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New TEL carrying ICBM caught in Pyongyang

Posted September. 24, 2020 07:43,   

Updated September. 24, 2020 08:07


As equipment and troops are assembling at the Mirim Airport in Pyongyang to practice for the military parade to celebrate the 75th anniversary of the foundation of North Korea’s Workers’ Party on October 10, the U.S. authorities reported on Tuesday (local time) that the sight of two to four new transporter-erector-launchers (TELs) capable of launching intercontinental ballistic missiles (ICBMs) was caught in Pyongyang.

“The sight of new TELs indicates the likelihood of North Korea showing off its ICBM capabilities on the anniversary of the foundation of the Workers’ Party,” a member of the U.S. administration said to the Dong-A Ilbo. “We are keeping a close eye on a potential new variant of the Hwasong-15.” The Hwasong-15, which was launched on November 29, 2017 before a dialogue between the North and the U.S., is reported by the Ministry of National Defense to the National Assembly that its range exceeds 13,000 kilometers when launched at a normal angle, in other words, capable of reaching the east coast of the U.S.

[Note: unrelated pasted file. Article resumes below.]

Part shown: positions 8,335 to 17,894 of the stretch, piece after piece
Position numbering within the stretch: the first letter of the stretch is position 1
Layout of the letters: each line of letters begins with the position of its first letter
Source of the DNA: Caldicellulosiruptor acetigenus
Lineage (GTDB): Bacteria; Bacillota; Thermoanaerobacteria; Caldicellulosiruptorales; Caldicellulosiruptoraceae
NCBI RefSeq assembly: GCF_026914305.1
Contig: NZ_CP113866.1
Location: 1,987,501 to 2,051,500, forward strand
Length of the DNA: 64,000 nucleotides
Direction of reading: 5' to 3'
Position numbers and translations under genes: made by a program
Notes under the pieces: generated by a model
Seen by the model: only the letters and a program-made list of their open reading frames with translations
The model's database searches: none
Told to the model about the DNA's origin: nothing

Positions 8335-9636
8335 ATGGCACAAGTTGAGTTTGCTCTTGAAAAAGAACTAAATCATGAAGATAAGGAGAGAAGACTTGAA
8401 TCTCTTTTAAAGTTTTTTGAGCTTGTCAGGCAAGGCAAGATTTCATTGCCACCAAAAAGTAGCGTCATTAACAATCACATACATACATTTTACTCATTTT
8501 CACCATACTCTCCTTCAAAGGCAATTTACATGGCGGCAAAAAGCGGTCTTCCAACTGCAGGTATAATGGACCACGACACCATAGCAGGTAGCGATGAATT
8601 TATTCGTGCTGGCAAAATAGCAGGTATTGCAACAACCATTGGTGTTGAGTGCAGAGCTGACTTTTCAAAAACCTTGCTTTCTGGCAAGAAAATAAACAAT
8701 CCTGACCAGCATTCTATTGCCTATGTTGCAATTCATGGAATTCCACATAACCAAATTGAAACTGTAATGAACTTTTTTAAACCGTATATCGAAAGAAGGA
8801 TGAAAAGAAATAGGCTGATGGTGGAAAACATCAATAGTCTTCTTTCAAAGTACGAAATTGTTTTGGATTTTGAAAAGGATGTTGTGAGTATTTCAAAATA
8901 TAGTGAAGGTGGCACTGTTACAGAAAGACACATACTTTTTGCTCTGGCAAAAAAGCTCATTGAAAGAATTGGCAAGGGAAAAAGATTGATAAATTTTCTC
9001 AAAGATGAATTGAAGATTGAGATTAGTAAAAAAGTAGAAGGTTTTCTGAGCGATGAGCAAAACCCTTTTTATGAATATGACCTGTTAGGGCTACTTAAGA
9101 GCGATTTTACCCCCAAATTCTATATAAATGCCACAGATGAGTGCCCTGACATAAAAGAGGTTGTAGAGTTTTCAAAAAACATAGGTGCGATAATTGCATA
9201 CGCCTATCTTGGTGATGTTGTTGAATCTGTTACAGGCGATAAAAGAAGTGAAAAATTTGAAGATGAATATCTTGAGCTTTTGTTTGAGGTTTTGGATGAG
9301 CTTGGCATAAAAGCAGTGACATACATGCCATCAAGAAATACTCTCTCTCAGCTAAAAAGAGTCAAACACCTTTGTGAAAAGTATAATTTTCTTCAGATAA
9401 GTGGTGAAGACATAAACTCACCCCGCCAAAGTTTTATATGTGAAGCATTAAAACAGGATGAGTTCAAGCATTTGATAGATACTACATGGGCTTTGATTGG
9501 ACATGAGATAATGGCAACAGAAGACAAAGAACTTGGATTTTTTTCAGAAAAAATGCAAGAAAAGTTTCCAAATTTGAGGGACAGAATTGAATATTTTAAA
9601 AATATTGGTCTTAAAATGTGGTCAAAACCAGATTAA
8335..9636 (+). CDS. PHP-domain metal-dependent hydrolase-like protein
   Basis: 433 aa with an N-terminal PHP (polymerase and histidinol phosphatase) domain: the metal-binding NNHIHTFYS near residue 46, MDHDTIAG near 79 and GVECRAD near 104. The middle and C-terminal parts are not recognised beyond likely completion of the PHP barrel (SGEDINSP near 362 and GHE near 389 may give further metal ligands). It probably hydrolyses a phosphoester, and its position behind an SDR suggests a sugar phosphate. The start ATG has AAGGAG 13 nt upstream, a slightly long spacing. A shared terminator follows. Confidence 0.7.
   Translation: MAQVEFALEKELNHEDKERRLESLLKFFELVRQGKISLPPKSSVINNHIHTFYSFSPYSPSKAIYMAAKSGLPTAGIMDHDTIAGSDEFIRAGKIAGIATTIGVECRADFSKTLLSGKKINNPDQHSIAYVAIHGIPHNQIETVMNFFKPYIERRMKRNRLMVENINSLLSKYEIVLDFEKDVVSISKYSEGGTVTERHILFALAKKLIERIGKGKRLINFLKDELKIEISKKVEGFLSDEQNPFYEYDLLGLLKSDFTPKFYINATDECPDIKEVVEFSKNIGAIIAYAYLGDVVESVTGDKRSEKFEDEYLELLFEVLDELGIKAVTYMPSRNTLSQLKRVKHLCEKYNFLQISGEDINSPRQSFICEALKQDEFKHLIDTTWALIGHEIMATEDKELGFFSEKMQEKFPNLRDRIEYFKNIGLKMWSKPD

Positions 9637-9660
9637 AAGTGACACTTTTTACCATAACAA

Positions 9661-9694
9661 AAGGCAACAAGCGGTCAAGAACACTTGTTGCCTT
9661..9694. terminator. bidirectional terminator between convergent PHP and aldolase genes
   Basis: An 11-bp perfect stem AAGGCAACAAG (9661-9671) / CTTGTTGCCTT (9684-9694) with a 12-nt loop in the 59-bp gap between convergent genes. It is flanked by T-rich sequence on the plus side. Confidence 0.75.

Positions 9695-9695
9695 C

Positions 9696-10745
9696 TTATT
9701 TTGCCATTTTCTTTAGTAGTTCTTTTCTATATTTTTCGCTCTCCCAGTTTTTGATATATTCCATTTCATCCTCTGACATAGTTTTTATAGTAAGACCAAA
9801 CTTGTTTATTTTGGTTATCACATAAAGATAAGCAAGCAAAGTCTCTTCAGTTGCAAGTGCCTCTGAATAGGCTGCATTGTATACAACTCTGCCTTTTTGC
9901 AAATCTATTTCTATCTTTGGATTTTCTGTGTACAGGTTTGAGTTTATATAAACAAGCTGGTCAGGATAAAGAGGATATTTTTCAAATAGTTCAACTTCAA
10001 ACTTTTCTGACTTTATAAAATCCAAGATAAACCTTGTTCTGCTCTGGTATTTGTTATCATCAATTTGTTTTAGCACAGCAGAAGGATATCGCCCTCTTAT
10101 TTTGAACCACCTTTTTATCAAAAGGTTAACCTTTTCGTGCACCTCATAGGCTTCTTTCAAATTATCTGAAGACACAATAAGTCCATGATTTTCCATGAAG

The new ICBM TELs discovered recently are believed to have an improved chassis, which is comparable to the basic frame of the car body, and launch mechanism. It is likely to have been transported from Sain-ri, South Pyongan Province. North Korea was previously caught by the U.S. authorities assembling, finishing, and test-driving ICBMs and TELs in Sain-ri.

In addition, more than two KN15s, mid-range ballistic missiles, were found at the Mirim Airport. “We are focusing on the possibility that the new ICBMs might be an improved version of the KN15s assembled and finished in Sain-ri,” said the member of the U.S. administration.  

“The high-ranking officials at the White House that I met recently are concerned about North Korea’s display of new mid- to long-range missile series using solid fuel at an unprecedentedly large parade this year,” said Harry Kazianis, a senior director of Korean studies at the U.S.-based think tank Center for the National Interest.